Tag: black and white

Up the Hill

Behind the botanical gardens are hills covered with grasses and scattered oak trees. And filled with birds, lizards, a few trails, and possibly a few rattlesnakes on a warm, sunny day. On such days, I stick to the trails and walk slowly and look carefully before I move. Thus, a view up a hill to a lovely copse of oak and scrub.

Bronica SQ-AI, 80mm f2.8 Zenzanon PS, Ilford XP2 Super 400. And no snakes.

Late Afternoon

Another instant photo taken with the Instax Wide 300.  More monochrome film (why don’t they just say “black and white”?).  No flash, and no flash cover.  Instead I judiciously placed the center of the lens – there is a circle you can use to set up your image – on the bright left corner of the couch.  Here it is, straight from the camera’s whatever.  This one I like.

Thingiverse Flash Cover for the Instax Wide 300

If you use the Instax Wide 300 by Fuji, you know that it has a flash that won’t be turned off.  As a result, flash goes off when you don’t want it and can over expose your picture and waste film.  Instax film doesn’t cost an arm and a leg like the Polaroid film does, but it still is annoying to not have control over that darned flash.

Enter Thingiverse, the world of free patterns for 3D printers.  My husband has one and makes some really cool things.  I looked, sought, and found a cover for the 300 Wide’s flash.  You can find it here:  https://www.thingiverse.com/thing:2788611 – and it works really well!  From the site, this is what things look like – screen dump of the cover.  Notice it has sticky foam tape or something to help keep it on the camera itself.  It helps to keep the cover from sliding away from the flash as you move the camera.  I don’t have any foam tape, but made sure the flash was covered, and it worked out nicely, as you will see below.

This is how it looks on the camera itself – again, pictures are from the Thingiverse site – click on the picture to enlarge it.

Notes from the Thingiverse site for the flash cover mention that if you make one in black, it shuts out a lot of light; a white one works more as a diffuser. My husband had hot pink set up on his printer, I had black and white film in the Instax, and I think the pink could have acted as a sort of red filter. Dunno. As we have a lot of different colors for the 3D printer, guess who is going to try them all out once they are printed?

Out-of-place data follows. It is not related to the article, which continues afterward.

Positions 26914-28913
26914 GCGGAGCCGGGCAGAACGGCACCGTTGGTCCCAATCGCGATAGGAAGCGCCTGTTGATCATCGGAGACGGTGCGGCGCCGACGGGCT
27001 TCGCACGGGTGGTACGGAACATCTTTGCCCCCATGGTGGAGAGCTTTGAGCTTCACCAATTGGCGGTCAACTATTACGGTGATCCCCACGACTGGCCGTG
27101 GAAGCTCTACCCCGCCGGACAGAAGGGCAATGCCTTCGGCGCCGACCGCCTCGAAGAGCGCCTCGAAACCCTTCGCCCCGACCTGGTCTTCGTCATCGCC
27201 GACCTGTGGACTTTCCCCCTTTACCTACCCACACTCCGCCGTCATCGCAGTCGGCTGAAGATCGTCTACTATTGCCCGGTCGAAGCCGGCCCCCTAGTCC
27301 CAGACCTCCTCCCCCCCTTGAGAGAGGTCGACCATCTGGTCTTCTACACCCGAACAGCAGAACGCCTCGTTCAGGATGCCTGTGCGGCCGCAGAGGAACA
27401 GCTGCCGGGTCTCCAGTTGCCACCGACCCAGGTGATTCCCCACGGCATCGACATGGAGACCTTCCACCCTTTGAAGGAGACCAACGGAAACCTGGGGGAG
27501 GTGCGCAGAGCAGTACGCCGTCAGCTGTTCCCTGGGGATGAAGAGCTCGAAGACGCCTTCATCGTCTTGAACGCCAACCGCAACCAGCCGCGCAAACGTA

Here are the two pictures taken a couple of minutes apart to check out the flash cover. The first one is without the flash cover. I shot this out the studio window around 8:30 this morning, facing east, where the sun comes up. (I always have to say to myself, “And the sun sank slowly in the west” to remember which direction it rises – oh, well!) Pow! The flash went off.

And now, with my hot pink, newly printed flash cover, here is approximately the same image with the diffuser on.

Once more, the flash flashed, but was not flashing all over things. And it produced a rather pleasantly darker picture. Because the film is black and white, I expect the picture is not picking up the finer gradations of color it could. The window is blown out. But does it matter? I don’t think so. I am curious to see what will happen with color film, which I will load up when I finish this black and white.

I cannot say enough good things about Thingiverse. If you have a 3D printer or know someone who will print for you, not only can you find this flash cover, but also other cool photography stuff, like film uptake spools, pinhole cameras for 35mm and 120 (I have one yet to be tested out), 35-to-120 adapters, and who knows what else. Totally cool stuff if you like to play around, which I do, and certainly does Mr. D.

Toys! Toys! Toys!

The Palo Verde Tree

Our local botanical gardens is open again! I took one of the dogs, Smudge, my X100V, and off we went, following the trails up and down. We have missed a lot of the early spring blooms, such as the narcissus and daffodils, but the trees are beginning to blossom. At the top of the hill is the cactus garden, filled with a variety of desert plants. There are barrel cactus, crowns of thorns, cholla, saguaro. Other drought-tolerant plants are there, too. The best of the day, though, was the Palo Verde tree, fully dressed in its light yellow-green leaves.


My box of knitting – a sweater in the round, to be steeked into a cardigan. The whole process of steeking entails sewing down a bead on either side of where you CUT THE SWEATER. From there, well, let’s wait until then! Too scary to contemplate for a first-time activity.

Oh, how Covid-19 makes you bored and brave (or foolish) at the same time!